enrollment data gender by grade level
Enrollment Data – Gender by Grade Level

* PowerSchool data as of September 20, 2011. Enrollment of Grades 9 through 12 is 10,800 students

cthss enrollment data race
CTHSS Enrollment Data – Race

* PowerSchool data as of September 20, 2011. Enrollment of Grades 9 through 12 is 10,800 students

slide9

Enrollment Data – Race by Grade Level

* PowerSchool data as of September 20, 2011. Enrollment of Grades 9 through 12 is 10,800 students

slide10

Enrollment Data – Summary

* PowerSchool data as of September 20, 2011. Enrollment of Grades 9 through 12 is 10,800 students

district improvement plan
District Improvement Plan
  • The CTHSS has a comprehensive district improvement plan focused on academic achievement for all students with focus areas of reading, math, and school climate.
  • CTHSS is committed to closing the achievement gap as evidenced by 5 year CAPT results.
  • The District Improvement Plan is aligned with our Professional Development Plan focused on academic achievement, teacher training, and the integration of technology.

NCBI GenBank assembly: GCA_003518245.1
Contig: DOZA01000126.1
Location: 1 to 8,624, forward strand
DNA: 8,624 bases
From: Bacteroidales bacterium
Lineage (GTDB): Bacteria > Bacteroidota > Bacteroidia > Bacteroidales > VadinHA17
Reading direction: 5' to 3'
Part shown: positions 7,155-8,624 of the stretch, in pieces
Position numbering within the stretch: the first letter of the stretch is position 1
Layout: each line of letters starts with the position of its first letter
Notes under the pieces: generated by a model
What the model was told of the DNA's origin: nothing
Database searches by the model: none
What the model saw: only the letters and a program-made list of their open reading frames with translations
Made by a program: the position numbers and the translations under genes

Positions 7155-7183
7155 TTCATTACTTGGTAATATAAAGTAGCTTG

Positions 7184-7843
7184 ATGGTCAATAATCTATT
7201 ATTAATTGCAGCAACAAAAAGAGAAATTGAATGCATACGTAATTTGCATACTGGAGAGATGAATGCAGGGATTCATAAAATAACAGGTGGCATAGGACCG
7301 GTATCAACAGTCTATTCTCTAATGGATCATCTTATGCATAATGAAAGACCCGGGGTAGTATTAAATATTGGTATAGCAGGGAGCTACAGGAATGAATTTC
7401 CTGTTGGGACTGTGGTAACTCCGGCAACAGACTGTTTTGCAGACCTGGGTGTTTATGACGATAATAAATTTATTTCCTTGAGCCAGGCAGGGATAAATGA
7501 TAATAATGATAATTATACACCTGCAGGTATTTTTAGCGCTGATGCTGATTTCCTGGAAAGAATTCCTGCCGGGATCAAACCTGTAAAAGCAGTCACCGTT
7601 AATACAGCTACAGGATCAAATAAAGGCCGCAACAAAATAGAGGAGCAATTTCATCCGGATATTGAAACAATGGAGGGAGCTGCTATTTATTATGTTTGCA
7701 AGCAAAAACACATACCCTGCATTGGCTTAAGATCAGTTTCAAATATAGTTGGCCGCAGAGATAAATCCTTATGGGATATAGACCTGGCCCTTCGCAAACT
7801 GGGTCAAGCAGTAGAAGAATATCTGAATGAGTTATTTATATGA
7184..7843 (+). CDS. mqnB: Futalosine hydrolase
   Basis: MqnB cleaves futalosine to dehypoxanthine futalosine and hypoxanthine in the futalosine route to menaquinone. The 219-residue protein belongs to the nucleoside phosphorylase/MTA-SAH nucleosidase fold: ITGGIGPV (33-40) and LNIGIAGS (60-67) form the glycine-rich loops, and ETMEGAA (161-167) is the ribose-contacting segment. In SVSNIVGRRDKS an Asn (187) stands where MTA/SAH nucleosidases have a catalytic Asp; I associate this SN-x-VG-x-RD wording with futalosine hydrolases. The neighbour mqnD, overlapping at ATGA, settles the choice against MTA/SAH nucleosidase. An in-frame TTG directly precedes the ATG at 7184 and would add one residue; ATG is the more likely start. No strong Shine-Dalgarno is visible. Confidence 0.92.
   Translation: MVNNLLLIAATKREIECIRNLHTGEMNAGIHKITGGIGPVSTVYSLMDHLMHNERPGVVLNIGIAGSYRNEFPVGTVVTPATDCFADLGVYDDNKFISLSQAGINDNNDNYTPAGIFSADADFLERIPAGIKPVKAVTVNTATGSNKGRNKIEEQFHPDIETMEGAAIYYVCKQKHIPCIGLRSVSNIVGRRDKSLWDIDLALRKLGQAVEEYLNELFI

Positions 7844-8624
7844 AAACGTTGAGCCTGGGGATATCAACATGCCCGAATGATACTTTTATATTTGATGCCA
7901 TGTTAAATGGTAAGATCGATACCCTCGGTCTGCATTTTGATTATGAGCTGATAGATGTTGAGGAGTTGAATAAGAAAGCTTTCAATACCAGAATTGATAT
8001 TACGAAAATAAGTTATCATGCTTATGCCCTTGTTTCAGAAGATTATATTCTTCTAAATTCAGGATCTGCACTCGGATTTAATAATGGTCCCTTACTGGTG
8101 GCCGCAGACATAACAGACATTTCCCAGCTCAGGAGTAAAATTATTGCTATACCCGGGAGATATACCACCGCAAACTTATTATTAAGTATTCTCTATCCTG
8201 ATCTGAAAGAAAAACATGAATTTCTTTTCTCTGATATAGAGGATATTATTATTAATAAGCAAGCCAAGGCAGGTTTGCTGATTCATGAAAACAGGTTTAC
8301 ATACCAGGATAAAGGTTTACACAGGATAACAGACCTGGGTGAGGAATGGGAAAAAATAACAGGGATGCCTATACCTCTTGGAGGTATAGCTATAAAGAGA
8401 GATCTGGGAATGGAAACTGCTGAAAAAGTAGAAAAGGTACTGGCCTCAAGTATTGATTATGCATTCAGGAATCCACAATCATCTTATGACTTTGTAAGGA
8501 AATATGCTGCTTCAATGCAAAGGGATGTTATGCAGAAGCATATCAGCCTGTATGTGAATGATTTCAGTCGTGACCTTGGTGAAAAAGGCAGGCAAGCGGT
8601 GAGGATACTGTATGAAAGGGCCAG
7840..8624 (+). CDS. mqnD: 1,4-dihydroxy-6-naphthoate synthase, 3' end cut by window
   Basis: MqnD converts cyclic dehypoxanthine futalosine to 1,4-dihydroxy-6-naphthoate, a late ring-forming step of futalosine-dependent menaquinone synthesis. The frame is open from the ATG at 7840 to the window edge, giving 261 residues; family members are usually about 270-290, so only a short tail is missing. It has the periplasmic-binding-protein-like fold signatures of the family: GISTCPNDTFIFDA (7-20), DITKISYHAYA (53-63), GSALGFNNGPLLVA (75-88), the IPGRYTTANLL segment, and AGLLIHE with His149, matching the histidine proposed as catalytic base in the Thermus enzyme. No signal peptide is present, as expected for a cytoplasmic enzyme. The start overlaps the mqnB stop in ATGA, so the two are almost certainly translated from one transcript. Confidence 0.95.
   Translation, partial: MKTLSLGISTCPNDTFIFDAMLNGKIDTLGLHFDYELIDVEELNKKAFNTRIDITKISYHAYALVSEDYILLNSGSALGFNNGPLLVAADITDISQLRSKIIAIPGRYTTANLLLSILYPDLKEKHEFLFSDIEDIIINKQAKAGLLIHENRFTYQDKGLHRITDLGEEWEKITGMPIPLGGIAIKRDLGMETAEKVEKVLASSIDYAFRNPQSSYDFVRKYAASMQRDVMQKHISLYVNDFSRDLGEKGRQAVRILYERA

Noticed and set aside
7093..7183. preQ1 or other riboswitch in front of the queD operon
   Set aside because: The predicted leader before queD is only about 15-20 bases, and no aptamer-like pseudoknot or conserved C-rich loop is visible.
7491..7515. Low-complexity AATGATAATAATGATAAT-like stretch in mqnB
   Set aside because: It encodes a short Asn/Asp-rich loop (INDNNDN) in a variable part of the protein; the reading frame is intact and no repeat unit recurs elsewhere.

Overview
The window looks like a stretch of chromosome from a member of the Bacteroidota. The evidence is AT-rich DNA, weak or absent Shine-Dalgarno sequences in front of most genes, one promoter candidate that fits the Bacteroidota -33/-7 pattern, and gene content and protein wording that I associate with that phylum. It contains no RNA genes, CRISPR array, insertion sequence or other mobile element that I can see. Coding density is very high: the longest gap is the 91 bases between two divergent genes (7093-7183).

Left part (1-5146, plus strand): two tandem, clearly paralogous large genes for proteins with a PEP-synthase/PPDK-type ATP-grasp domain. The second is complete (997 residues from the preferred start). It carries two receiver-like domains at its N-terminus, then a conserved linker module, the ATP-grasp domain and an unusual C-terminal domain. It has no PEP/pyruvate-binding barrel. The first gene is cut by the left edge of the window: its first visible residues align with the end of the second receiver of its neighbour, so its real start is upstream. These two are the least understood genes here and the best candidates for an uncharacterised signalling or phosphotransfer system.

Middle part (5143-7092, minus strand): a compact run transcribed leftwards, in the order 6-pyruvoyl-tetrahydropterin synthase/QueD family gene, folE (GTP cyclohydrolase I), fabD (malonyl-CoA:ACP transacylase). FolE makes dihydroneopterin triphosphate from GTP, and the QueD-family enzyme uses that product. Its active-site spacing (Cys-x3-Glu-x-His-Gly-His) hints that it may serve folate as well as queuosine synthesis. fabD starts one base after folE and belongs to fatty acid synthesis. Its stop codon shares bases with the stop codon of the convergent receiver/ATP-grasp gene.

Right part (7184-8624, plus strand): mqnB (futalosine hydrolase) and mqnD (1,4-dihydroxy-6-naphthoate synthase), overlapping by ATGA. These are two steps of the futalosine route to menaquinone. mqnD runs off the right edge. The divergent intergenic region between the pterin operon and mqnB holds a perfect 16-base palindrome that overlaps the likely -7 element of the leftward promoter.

curriculum
Curriculum
  • The district is in a continuous mode of curriculum review impacted by trends in workforce development state-wide.
  • The district has developed common benchmark assessments based on powered standards for each academic and trade technology area.
  • National Occupational Competency Testing Institute (NOCTI) standards are embedded in each trade technology curriculum.
  • NOCTI technology competency standards are assessed annually at grade 12.
curriculum1
Curriculum
  • All curricula is aligned with state and national content standards and frameworks.
  • CTHSS has made significant improvement in the development and implementation of common curricula across the entire district.
  • All curricula incorporate technology applications skills and related activities to ensure content mastery.
  • The use of technology in the trade areas is inherent to their program composition.
  • The academic areas have been designing lessons and units which seamlessly integrate technology.